Through a differential screening technique, we have identified a cDNA clone with differential expression in normal versus tumor cells. This clone, designated rit42 (reduced in tumor, 42 kDa), was previously isolated as a homocysteine-inducible gene in human endothelial cells (RTP), and the same or a highly related androgen-responsive gene in mouse has also been identified. Both Northern blot analysis and in situ hybridization demonstrated a significantly diminished expression in tumor cells, including those derived from breast and prostate when compared with normal cells. It was shown that RTP/rit42 mRNA cycles with cell division, peaking at G1 and G2-M, with lower expression in S phase. The biphasic expression of RTP/rit42 mRNA was absent in tumor cells. Introduction of rit42 cDNA into human cancer cells reduced cell growth both in vitro and in nude mice. Moreover, analysis of a tetracycline-regulated p53-inducible system in null-p53 cell lines showed that RTP/rit42 mRNA expression increased concomitantly with p53 expression and followed a similar time course. In addition, DNA-damaging agents induced RTP/rit42 expression in a p53-dependent manner but independent of a p53-mediated G1 arrest. Immunofluorescence analysis of a FLAG epitope-tagged RTP/rit42 protein revealed a cytoplasmic localization pattern with redistribution to the nucleus upon DNA damage. We have localized RTP/rit42 to human chromosome 8q24.3. Taken together, these results are consistent with a growth inhibitory role for RTP/rit42, and its down-regulation may contribute to the tumor malignant phenotype.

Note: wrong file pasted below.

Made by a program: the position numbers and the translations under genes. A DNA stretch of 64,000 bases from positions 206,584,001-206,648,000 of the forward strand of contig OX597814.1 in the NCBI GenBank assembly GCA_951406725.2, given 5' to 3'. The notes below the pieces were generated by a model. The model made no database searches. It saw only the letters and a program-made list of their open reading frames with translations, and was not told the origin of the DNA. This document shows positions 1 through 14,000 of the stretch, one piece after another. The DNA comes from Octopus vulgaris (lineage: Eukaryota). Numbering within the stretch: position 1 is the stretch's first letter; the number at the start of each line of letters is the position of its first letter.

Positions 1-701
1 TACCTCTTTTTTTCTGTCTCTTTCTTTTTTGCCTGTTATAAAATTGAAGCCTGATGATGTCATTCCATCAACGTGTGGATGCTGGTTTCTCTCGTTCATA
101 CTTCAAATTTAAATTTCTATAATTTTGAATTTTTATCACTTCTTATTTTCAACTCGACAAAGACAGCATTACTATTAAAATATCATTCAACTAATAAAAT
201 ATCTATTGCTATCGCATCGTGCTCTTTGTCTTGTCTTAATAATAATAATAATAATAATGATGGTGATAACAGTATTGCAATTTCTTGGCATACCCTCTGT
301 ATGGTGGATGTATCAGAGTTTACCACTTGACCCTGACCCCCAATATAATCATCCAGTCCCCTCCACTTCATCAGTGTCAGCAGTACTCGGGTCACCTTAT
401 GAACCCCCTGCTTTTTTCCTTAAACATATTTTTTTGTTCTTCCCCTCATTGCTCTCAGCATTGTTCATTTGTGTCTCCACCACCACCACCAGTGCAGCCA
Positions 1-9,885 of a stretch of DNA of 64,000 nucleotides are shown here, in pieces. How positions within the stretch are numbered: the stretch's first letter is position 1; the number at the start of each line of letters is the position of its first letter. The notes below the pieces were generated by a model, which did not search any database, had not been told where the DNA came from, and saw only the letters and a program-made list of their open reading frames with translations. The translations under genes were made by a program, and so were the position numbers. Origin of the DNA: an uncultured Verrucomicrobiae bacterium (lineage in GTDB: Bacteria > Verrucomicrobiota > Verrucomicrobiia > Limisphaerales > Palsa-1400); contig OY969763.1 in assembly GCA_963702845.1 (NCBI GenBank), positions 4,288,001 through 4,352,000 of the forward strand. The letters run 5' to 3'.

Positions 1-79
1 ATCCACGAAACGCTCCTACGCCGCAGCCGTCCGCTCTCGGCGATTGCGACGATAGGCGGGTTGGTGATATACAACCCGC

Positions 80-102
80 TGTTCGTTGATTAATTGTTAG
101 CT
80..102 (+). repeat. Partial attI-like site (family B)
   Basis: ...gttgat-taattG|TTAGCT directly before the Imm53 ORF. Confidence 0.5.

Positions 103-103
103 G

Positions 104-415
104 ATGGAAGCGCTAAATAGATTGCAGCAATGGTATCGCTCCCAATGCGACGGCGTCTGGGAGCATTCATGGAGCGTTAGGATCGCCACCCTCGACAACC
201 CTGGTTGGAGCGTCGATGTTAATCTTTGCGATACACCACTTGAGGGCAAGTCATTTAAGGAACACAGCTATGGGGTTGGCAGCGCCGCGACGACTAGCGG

This project was supported by NIH Grants CA66271-01 and AG13314-01 and a breast cancer initiative grant from the Massachusetts Department of Public Health. S. K. K. is a Howard Hughes Medical Institute Medical Student Research Training Fellow. M. M. S. was supported by the Child Health Research Center at Mount Sinai Medical School, New York (NIH Grant P30HD28822), an American Society of Clinical Oncology Young Investigator Award, and The Mary Putnam Jacobi Fellowship.